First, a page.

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This newsletter, edited by Astrid Galván and Laurin-Whitney Gottbrath, is 1,311 words, a 5-minute read.

1 big thing: Cortez Masto on how she won

U.S. Senator Catherine Cortez Masto speaks at a rally holding a microphone

Sen. Catherine Cortez Masto (D-Nev.) speaks in Las Vegas in October. Photo: Bill Clark/CQ-Roll Call via Getty Images

U.S. Sen. Catherine Cortez Masto, whose re-election last week handed Democrats control of the Senate, tells Astrid constant outreach to Latino voters in Nevada was one of the reasons for her triumph.

Why it matters: Cortez Masto — the first and only Latina U.S. senator — narrowly beat Republican Adam Laxalt.

What she's saying: "The energy that I saw in the Latino community in both parts of the state — they were active, they were engaged, they were paying attention," Cortez Masto told Axios.

  • "It's so important that no voter — whether it's Latino or AAPI or any voter — no voter should be taken for granted."

Details: Cortez Masto's campaign began airing Spanish-language ads in March that highlighted her family's Mexican roots and immigration story.

  • It also ran English-language ads featuring Latinos, and several of her campaign staff leaders are Latino.

Yes, but: Cortez Masto held on to her seat by a tiny margin.

  • Polling showed Laxalt, who focused on crime and inflation, narrowed the gap in the week before the election.

Zoom in: Latinos make up 30% of Nevada's population and account for a significant portion of the membership of the powerful labor unions that helped Cortez Masto win re-election.

What's next: Cortez Masto says she will continue to push for a pathway to citizenship for immigrants brought to the country as children and for farmworkers, and to focus on combating inflation.

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2. Mexican president insists on elections reform

Protesters march through Mexico City against proposed reforms to the nation's electoral system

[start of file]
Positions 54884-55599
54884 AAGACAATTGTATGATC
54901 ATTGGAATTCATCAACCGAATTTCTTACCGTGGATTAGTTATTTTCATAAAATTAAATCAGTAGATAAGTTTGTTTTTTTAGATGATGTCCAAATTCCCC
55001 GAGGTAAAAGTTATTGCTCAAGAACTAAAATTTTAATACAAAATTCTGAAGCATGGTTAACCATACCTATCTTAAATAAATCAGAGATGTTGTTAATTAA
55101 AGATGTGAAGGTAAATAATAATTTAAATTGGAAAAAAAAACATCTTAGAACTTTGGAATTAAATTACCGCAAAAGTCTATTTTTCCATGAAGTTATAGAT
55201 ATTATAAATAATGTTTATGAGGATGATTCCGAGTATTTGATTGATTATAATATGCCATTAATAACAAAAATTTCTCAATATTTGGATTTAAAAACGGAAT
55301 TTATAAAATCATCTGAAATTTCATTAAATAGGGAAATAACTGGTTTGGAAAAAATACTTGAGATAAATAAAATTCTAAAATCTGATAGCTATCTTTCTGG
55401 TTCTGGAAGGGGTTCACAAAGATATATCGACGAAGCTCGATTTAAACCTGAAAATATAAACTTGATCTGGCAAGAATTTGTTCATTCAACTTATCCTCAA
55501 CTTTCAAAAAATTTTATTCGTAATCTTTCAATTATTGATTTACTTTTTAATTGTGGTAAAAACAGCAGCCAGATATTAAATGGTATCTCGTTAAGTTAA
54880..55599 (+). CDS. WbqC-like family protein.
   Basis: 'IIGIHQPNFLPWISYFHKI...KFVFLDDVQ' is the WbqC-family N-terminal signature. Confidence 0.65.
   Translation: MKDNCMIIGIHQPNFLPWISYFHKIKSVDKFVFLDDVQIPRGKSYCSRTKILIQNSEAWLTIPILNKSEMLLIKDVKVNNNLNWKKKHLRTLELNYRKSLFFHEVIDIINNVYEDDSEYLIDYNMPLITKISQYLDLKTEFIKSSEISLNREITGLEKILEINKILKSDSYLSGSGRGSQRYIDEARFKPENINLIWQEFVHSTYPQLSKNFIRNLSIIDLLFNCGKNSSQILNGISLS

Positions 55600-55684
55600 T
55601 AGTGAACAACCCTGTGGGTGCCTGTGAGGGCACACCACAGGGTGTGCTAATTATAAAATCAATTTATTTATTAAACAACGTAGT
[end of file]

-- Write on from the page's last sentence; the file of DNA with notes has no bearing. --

Protesters marching in Mexico City on Sunday hold signs that say, "Don't touch the INE." Photo: Claudio Cruz/AFP via Getty Images

Mexican President Andrés Manuel López Obrador is moving forward with plans to reform the country's elections system despite massive protests this weekend, Marina writes.

Driving the news: Tens of thousands of people marched in more than a dozen Mexican cities Sunday against López Obrador's proposal to overhaul the National Electoral Institute (INE), with many saying it would threaten the institute's independence and give his party too much power over it.

  • López Obrador says the reforms are necessary to "strengthen democracy" as he claims the INE and the electoral court are biased and that their budgets are unwieldy.
  • Yesterday, he dismissed the protesters as "conservatives" and accused them of marching "in favor of corruption and classism."
  • Critics argue his plan would concentrate more power under his Morena party. Lorenzo Córdova, head of the INE, said in an interview with El País that the president's proposed reform is half-baked.

Catch up quick: Currently, 11 INE commissioners are chosen for nine-year terms through an independent committee composed of representatives from Congress and autonomous government agencies.

  • López Obrador wants to eliminate all of the INE's state-level electoral offices to have just one national organization for all elections. He also wants to allow the public, instead of the special committee, to choose the electoral commissioners from a list vetted by the president.
  • The ruling party would also maintain voter rolls, which some experts say could lead to meddling.

State of play: The plan has divided Mexicans, with polls — including some conducted by the INE — showing about half of those surveyed favoring the replacement of the electoral body.

  • Still, the majority of Mexicans approve of the INE.

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3. Record at hand for Latino state lawmakers

Elizabeth Velasco in Aspen, Colo. Photo: Courtesy of Velasco's campaign.

With midterm results still coming in, Latino candidates — mostly Democrats — are expected to make record gains in state legislatures across the U.S., including Iowa and Vermont, where census data shows the Latino population has boomed since 2010, Russell writes.

Why it matters: Latinos have been the fastest-growing eligible voter group since at least 2018, according to the Pew Research Center.

By the numbers: So far, 64 new Latino Democrats and 15 new Latino Republicans have won state legislative seats, Kenneth Romero-Cruz, the executive director of the National Hispanic Caucus of State Legislators, told Axios.

  • There are still some outstanding races, but this could bring the number of Hispanic state legislators to more than 500, which would be a record.